Amazon near tipping point of switching from rainforest to savannah – study
Climate crisis and logging is leading to shift from canopy rainforest to open grassland.
Much of the Amazon could be on the verge of losing its distinct nature and switching from a closed canopy rainforest to an open savannah with far fewer trees as a result of the climate crisis, researchers have warned.
Rainforests are highly sensitive to changes in rainfall and moisture levels, and fires and prolonged droughts can result in areas losing trees and shifting to a savannah-like mix of woodland and grassland. In the Amazon, such changes were known to be possible but thought to be many decades away.
New research shows that this tipping point could be much closer than previously thought. As much as 40% of the existing Amazon rainforest is now at a point where it could exist as a savannah instead of as rainforest, according to a study published in the journal Nature Communications.
Any shift from rainforest to savannah would still take decades to take full effect, but once under way the process is hard to reverse. Rainforests support a vastly greater range of species than savannah and play a much greater role in absorbing carbon dioxide from the atmosphere.
Parts of the Amazon are receiving much less rain than they used to because of the changing climate. Rainfall in about 40% of the forest is now at a level where the rainforest could be expected to exist as savannah instead, according to the study, led by the Stockholm Resilience Centre, based on computer models and data analysis.
Last year, Brazil’s president, Jair Bolsonaro, was warned that the continued destruction of the Amazon by fire and loggers would bring the region closer to a tipping point where rainforest could turn to savannah. This year’s fires in the Amazon are the worst in a decade, with a 60% increase in fire hotspots compared with last year.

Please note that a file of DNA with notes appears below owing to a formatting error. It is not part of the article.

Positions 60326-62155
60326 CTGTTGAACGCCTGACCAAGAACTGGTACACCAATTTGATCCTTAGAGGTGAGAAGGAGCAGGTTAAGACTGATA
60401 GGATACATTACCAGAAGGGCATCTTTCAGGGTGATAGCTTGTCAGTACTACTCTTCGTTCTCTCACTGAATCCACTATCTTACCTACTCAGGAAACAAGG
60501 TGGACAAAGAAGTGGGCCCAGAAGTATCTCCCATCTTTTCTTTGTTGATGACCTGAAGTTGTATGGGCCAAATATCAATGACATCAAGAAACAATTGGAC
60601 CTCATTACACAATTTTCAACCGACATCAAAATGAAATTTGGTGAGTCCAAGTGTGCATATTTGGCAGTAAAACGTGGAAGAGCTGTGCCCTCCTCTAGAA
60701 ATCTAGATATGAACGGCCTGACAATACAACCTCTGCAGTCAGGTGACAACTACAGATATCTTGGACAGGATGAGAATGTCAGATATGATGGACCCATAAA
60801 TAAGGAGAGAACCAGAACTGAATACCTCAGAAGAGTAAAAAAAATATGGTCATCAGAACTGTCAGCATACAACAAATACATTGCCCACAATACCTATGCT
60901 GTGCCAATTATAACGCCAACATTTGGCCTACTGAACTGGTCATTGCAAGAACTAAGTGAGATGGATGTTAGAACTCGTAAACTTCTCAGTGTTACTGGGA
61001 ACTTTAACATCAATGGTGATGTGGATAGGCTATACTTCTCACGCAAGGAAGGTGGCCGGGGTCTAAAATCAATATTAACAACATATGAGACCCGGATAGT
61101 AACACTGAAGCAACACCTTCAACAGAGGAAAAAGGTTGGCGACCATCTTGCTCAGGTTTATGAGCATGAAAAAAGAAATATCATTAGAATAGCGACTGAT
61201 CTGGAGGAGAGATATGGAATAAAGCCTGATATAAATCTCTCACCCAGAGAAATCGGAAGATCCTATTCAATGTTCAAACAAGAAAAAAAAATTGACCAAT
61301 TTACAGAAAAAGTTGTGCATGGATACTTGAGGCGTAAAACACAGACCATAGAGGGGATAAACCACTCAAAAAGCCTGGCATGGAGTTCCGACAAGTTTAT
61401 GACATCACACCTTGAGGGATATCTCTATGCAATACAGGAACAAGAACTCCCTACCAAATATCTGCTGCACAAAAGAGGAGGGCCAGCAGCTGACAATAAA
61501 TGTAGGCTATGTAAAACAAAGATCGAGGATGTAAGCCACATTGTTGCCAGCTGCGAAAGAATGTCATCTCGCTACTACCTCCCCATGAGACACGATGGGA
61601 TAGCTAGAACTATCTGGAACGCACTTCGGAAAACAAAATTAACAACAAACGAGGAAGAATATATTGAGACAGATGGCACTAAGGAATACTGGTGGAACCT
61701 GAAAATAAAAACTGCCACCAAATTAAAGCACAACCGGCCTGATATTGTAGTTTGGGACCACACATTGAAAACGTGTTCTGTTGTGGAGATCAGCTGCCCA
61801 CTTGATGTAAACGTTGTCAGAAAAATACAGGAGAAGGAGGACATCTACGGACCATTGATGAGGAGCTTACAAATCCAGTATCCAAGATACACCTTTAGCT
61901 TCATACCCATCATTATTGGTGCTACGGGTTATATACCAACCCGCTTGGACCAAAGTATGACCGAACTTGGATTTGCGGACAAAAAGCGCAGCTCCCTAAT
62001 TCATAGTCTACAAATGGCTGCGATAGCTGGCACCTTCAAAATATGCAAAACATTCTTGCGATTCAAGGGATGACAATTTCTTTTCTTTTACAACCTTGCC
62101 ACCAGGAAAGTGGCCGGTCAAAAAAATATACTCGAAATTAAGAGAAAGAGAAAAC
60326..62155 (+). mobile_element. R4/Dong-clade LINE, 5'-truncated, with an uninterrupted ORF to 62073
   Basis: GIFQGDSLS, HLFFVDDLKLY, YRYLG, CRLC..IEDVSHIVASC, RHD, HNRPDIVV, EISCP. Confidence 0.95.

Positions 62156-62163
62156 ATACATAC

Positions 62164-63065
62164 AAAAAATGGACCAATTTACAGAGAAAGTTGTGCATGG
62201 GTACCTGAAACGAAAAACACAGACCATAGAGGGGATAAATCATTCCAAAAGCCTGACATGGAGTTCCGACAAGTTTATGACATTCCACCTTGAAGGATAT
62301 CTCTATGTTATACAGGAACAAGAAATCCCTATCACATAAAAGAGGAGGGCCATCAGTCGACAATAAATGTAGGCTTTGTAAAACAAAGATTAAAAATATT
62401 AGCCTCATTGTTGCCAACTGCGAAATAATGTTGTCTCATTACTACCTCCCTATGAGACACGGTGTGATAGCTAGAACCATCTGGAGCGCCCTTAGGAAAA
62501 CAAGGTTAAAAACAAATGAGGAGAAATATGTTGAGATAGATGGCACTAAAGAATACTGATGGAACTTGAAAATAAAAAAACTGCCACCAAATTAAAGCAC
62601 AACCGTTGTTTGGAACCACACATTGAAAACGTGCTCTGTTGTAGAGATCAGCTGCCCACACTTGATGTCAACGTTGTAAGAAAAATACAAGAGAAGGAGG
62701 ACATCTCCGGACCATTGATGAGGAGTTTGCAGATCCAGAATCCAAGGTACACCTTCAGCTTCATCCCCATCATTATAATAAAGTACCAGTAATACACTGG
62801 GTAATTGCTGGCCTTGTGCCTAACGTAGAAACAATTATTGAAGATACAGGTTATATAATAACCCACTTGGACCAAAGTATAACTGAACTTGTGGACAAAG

Arie Staal, lead author of the study, said the ecology of rainforests meant that although they effectively produce their own self-sustaining rainfall in the right climate, they are also prone to drying out in the wrong conditions.
“As forests grow and spread across a region, this affects rainfall,” he explained. “Forests create their own rain because leaves give off water vapour and this falls as rain further downwind. Rainfall means fewer fires leading to even more forests.”
But if large areas of rainforest are lost, rainfall levels in the region decline accordingly. This reduced level of “atmospheric moisture recycling” was simulated in the computer models used in the study.
“Drier conditions make it harder for the forest to recover and increase the flammability of the ecosystem,” Staal told the Guardian. Once rainforest has crossed the threshold and converted to an open savannah-type mix of wood and grassland, it is unlikely to revert naturally to its former state.
“It is harder to return from the ‘trap’ caused by the feedback mechanism in which the open, grassy ecosystem is more flammable, and the fires, in turn, keep the ecosystem open,” he said.
The team of researchers ran computer simulations of where forests might be expected to exist across the earth’s tropical regions, given certain climatic conditions, and looked at the minimum and maximum areas of likely forest cover.
They also looked at what was likely to happen if greenhouse gas emissions kept rising, and found that the ability of forests to grow back once trees were lost would be much reduced.
Ingo Fetzer of the Stockholm Resilience Centre, co-author of the paper, said: “We understand now that rainforests on all continents are very sensitive to global change and can rapidly lose their ability to adapt. Once gone, their recovery will take many decades to return to their original state. And given that rainforests host the majority of all global species, all this will be forever lost.”
5 October 2020